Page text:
Preparations For War: The British Expeditionary Force

At the outbreak of hostilities in 1914, the British were an unknown quantity. Their Liberal government was horrified at the prospect of war. The Germans were counting on that queasiness to overrule the British commitment to uphold Belgian neutrality as promised under the London Treaty of 1839. The German invasion of France, as dictated by The Schlieffen Plan, depended on the armies being able to swing south through Belgium. On August 2, 1914, Germany demanded right of passage for their troops to march through Belgium. The Belgians refused. The Germans came anyway and Belgium found itself at war.

The British responded by delivering an ultimatum. Germany ignored it. They had delivered their own ultimatum to Belgium, in which they promised to leave their territory upon cessation of hostilities and to make reparations for any damage caused by the troops. No one believed that for a minute. Belgian Premier Charles de Broqueville said, “If Germany is victorious, Belgium, whatever her attitude, will be annexed to the German Empire.”

German troops entered Belgium on August 3, 1914 and Britain declared war on August 4th. Britain would enter a war in which she had not been directly affronted. German Field Marshall Helmuth von Moltke knew the British would enter the war with or without Belgian violation. He said, “[England] … fears German hegemony and true to her policy of maintaining a balance of power will do all she can to check the increase of German power.”

The B.E.F. – British Expeditionary Force had first been organized in 1907. Behind the scenes, an inner circle of the British government had made greater commitments to France in case of war than was widely known to the public. Nevertheless, the commitment to the cause was to be rather small: four infantry divisions plus cavalry and artillery; no more than 100,000 men. Compared to the 2 million invading Germans, this was a drop in the bucket. However, in the beginning, British involvement was as important for what it symbolized -allegiance with France-  as for what it actually contributed. When asked the minimum number of British troops with which France would be content, the politician Georges Clemenceau famously replied, “One, and we shall take good care to get him killed.” The British plan largely consisted of falling in on the French left flank and following their lead.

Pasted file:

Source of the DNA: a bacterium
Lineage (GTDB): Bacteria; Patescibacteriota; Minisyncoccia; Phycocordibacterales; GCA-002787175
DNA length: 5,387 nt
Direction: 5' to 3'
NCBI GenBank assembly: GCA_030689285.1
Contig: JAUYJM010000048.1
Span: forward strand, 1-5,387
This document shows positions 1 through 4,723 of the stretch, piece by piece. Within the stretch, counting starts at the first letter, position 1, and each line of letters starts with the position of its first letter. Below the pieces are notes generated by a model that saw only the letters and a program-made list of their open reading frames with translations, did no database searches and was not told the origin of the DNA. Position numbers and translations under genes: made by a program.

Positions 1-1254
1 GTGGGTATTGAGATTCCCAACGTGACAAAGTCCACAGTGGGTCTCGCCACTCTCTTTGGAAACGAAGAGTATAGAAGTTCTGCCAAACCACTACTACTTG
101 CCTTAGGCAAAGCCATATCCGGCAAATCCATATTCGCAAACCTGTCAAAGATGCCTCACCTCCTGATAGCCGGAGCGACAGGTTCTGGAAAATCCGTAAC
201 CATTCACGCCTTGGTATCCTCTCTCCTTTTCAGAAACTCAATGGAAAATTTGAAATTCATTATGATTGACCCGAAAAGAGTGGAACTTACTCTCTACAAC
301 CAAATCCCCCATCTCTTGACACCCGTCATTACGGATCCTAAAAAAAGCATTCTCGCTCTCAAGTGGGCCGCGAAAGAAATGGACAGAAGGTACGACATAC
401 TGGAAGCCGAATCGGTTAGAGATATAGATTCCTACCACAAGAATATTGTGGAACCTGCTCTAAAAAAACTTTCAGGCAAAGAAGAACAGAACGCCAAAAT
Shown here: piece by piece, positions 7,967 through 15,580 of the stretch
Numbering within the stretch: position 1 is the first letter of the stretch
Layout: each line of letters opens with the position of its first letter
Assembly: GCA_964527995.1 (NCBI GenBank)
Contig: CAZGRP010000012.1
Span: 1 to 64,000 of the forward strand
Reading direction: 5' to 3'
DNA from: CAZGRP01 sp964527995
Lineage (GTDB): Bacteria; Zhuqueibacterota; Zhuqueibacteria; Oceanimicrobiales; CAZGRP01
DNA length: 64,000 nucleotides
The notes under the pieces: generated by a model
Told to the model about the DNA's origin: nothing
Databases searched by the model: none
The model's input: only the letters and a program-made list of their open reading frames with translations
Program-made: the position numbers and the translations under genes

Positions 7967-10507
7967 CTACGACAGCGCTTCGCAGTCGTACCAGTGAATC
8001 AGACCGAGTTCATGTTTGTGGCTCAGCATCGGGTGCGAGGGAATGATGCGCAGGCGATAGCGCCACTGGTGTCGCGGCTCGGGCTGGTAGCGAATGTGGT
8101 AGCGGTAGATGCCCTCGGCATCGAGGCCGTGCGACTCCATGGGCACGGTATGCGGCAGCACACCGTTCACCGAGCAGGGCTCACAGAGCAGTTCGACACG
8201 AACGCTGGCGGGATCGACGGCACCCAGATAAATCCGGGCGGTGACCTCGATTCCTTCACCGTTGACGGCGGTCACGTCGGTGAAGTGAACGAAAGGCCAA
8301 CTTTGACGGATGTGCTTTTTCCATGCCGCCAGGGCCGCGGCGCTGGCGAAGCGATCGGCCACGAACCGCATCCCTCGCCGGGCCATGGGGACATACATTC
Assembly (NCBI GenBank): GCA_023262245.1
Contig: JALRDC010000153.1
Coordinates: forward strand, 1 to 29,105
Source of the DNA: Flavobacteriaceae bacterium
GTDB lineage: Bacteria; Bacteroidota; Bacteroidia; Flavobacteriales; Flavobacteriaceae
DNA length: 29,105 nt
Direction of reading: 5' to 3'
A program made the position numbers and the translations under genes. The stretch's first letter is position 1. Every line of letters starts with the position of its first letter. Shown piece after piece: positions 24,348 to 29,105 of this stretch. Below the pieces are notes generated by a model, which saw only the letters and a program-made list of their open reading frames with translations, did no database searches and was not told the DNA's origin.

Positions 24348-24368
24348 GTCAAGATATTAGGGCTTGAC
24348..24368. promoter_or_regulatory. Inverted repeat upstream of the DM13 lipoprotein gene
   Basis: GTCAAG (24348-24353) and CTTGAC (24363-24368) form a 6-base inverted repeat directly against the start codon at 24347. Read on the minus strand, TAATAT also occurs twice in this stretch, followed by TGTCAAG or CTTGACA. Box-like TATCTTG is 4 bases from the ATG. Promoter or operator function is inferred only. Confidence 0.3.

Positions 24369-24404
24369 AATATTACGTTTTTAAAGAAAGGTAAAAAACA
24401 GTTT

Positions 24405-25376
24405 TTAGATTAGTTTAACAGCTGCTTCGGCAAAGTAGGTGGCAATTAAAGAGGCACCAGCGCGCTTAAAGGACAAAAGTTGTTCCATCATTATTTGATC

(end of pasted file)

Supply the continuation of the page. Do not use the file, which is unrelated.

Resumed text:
By the time the B.E.F. reached position in Mauberge on August 20, the fighting was well under way. France’s offensive in Lorraine was in trouble and Belgium was being destroyed.

21 thoughts on “Preparations For War: The British Expeditionary Force

  1. You do a good job of explaining Meg but WWI is just so goddamn murky, it never really makes any kind of sense whereas at least WWII is quite clear cut. Have you read Junger yet? I am ambiguous but he was an Olympian figure and he really enjoyed the war, I mean really enjoyed it. Thing is he was a lot better writer than Remarque (All Quiet on the Western Front though that is a great title).

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      1. Well Junger saw it as an intense extreme experience, like he was finally really living, he was later fond of drugs, mainly cocaine and he tripped with Albert Hoffman the inventor of LSD who was a friend, but he had a lot of friends, Picasso and Cocteau and even Brecht told the German government after WWII to lay off Junger. Hitler worshipped him even after Junger wrote a satirical dystopian fantasy about the Nazis. He never joined the Nazis but was cultural attaché in Paris during the occupation. Bolano really liked Junger… by the way you must read Bolano… 2666 at least. You think my worldview is dense and hermetic I aren’t nothing on Bolano yet 2666 was an Oprah book of the month and was sold in airports.

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      2. No 2666 is not a cheery book at all… the part about the crimes is horrific like the list when De Sade started to run out of paper in 120 days in Sodom… sorry to hear that sorry I am a bit overexcited I have taken way too much cough syrup and my thoughts are rather scattered

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